2009_Solutions__003

2009_Solutions__003 - H Chapter Three H CORPORATE...

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H Chapter Three H CORPORATE DISTRIBUTIONS: CASH, PROPERTY, AND STOCK DIVIDENDS SOLUTIONS TO PROBLEM MATERIALS DISCUSSION QUESTIONS 3-1 Although not expressly stated in the text, corporate distributions generally fall into two main categories: liquidating and nonliquidating. Nonliquidating distributions result when the shareholder does not surrender part of his or her interest (i.e., stock). The treatment of these distributions is governed by §§ 301 and 316, which provide that a corporate distribution must be included in the shareholder’s gross income as a dividend to the extent it represents a distribution of the corporation’s earnings and profits. To the extent that the distribution is not out of corporate earnings and profits, it is treated as a return of capital to the shareholder to be applied against, and in reduction of, the adjusted basis of his or her stock. These general rules apply with some variation to distributions of cash, property, and the corporation’s own obligations. Falling within the broad scope of nonliquidating distributions are distributions of a corporation’s own stock: stock dividends. Under § 305, stock dividends are generally nontaxable unless they result in a change of the shareholders’ proportionate interests in the corporation. Liquidating distributions are those when the shareholder relinquishes all or a portion of his or her interest in the corporation in exchange for a distribution of corporate property. This exchange is referred to as a redemption . Redemptions generally are covered in § 302, which grants the shareholder sale treatment, assuming the distribution is not essentially equivalent to a dividend. These redemptions often occur during the normal course of business, and there is no change in the level of business operations by the corporation. When a termination of a portion of the business prompts the liquidating distribution, the distribution is treated as a redemption in partial liquidation and is subject to special rules of § 302(b)(4). Similarly, when the corporation ceases to conduct business, the redemption distribution falls under the complete liquidation rules of § 331. Distributions of stock of a subsidiary receive special attention since these result in some type of corporate division: so-called spin-offs, split-offs, and split-ups. Because the corporation continues to carry on its business and the shareholders maintain their interest in the new corporate arrangement, these distributions are normally tax free. These are covered in Chapter 7. The principal objectives underlying the rules contained in the various provisions governing corporate distributions are to set up a framework by which returns ‘‘of’’ capital can be distinguished from returns ‘‘on’’ capital. In effect, the whole thrust of these provisions is aimed at determining whether the shareholder has surrendered part of his or her interest, and thus should be granted sale or exchange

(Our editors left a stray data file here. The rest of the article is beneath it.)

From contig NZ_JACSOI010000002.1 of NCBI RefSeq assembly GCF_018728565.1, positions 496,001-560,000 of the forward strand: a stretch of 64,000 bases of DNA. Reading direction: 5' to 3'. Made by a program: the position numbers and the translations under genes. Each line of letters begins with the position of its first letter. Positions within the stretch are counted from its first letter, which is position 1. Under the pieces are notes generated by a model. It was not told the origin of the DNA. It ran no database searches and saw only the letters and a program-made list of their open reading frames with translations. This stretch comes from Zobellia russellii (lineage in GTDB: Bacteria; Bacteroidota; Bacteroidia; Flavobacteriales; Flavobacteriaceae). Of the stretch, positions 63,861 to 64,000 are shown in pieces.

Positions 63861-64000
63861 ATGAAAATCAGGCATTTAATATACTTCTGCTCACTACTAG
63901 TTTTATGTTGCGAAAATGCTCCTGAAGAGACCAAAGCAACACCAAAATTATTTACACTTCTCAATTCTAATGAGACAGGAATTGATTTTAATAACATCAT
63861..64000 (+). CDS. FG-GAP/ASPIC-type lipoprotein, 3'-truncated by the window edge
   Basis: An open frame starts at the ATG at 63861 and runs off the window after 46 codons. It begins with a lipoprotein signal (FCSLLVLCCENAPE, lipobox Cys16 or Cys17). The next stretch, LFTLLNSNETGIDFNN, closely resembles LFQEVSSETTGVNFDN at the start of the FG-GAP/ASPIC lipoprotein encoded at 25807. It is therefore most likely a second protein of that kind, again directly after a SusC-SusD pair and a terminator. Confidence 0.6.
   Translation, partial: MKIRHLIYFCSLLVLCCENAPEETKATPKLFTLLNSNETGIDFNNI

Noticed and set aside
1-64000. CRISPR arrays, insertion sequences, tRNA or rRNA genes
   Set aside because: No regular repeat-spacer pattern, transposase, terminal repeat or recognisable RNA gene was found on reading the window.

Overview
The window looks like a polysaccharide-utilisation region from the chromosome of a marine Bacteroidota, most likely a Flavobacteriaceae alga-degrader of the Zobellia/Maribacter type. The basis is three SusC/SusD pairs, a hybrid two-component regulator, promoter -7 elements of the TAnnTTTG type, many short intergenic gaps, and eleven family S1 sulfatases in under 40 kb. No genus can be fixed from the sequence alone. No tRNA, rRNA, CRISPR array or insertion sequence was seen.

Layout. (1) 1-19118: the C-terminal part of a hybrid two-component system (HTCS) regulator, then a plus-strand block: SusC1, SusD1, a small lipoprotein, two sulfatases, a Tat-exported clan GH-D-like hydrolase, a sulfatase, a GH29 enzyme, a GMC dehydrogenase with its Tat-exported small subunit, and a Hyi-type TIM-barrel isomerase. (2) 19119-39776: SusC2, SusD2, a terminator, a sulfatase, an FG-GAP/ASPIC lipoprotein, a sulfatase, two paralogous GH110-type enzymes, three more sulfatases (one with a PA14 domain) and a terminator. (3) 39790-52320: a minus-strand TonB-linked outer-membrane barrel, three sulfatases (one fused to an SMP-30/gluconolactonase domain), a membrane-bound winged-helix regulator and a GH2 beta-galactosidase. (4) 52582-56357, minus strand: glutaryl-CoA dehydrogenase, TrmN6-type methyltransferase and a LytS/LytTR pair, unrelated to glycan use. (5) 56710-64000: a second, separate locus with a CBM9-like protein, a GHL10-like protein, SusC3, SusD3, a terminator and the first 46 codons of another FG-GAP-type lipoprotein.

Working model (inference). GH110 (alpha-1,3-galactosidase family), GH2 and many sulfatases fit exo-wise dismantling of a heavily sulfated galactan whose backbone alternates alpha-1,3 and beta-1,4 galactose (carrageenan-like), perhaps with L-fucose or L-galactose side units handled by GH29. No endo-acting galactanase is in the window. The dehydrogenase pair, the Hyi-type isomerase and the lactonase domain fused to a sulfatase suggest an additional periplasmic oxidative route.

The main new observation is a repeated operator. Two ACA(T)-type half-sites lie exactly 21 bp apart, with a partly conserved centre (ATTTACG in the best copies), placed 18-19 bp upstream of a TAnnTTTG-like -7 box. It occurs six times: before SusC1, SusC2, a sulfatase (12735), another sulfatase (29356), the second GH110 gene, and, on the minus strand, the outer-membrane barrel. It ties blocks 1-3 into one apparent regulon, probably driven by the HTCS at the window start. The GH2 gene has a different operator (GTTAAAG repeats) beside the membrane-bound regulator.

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This note was uploaded on 06/23/2009 for the course BUPA 539 taught by Professor Jamison during the Fall '09 term at IUPUI.

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2009_Solutions__003 - H Chapter Three H CORPORATE...

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